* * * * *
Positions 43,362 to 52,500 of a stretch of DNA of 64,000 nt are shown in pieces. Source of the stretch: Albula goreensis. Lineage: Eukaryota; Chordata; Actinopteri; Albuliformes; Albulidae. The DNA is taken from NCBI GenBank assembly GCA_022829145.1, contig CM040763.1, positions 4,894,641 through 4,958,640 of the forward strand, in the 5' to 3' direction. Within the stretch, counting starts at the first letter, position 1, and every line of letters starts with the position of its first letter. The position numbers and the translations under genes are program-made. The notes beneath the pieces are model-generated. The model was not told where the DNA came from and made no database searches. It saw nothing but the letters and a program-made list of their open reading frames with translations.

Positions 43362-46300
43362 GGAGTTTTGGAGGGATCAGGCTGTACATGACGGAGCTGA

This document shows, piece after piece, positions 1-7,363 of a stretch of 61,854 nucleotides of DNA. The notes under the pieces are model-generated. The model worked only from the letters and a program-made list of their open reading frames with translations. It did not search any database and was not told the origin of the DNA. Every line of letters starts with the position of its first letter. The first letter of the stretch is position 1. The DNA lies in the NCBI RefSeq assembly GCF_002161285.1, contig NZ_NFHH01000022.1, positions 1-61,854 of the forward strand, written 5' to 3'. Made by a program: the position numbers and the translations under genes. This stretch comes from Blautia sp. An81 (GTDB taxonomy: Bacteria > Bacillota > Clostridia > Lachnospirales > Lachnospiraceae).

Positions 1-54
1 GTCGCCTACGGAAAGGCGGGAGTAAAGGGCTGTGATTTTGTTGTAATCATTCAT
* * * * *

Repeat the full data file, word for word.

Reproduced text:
Positions 43,362 to 52,500 of a stretch of DNA of 64,000 nt are shown in pieces. Source of the stretch: Albula goreensis. Lineage: Eukaryota; Chordata; Actinopteri; Albuliformes; Albulidae. The DNA is taken from NCBI GenBank assembly GCA_022829145.1, contig CM040763.1, positions 4,894,641 through 4,958,640 of the forward strand, in the 5' to 3' direction. Within the stretch, counting starts at the first letter, position 1, and every line of letters starts with the position of its first letter. The position numbers and the translations under genes are program-made. The notes beneath the pieces are model-generated. The model was not told where the DNA came from and made no database searches. It saw nothing but the letters and a program-made list of their open reading frames with translations.

Positions 43362-46300
43362 GGAGTTTTGGAGGGATCAGGCTGTACATGACGGAGCTGA

This document shows, piece after piece, positions 1-7,363 of a stretch of 61,854 nucleotides of DNA. The notes under the pieces are model-generated. The model worked only from the letters and a program-made list of their open reading frames with translations. It did not search any database and was not told the origin of the DNA. Every line of letters starts with the position of its first letter. The first letter of the stretch is position 1. The DNA lies in the NCBI RefSeq assembly GCF_002161285.1, contig NZ_NFHH01000022.1, positions 1-61,854 of the forward strand, written 5' to 3'. Made by a program: the position numbers and the translations under genes. This stretch comes from Blautia sp. An81 (GTDB taxonomy: Bacteria > Bacillota > Clostridia > Lachnospirales > Lachnospiraceae).

Positions 1-54
1 GTCGCCTACGGAAAGGCGGGAGTAAAGGGCTGTGATTTTGTTGTAATCATTCAT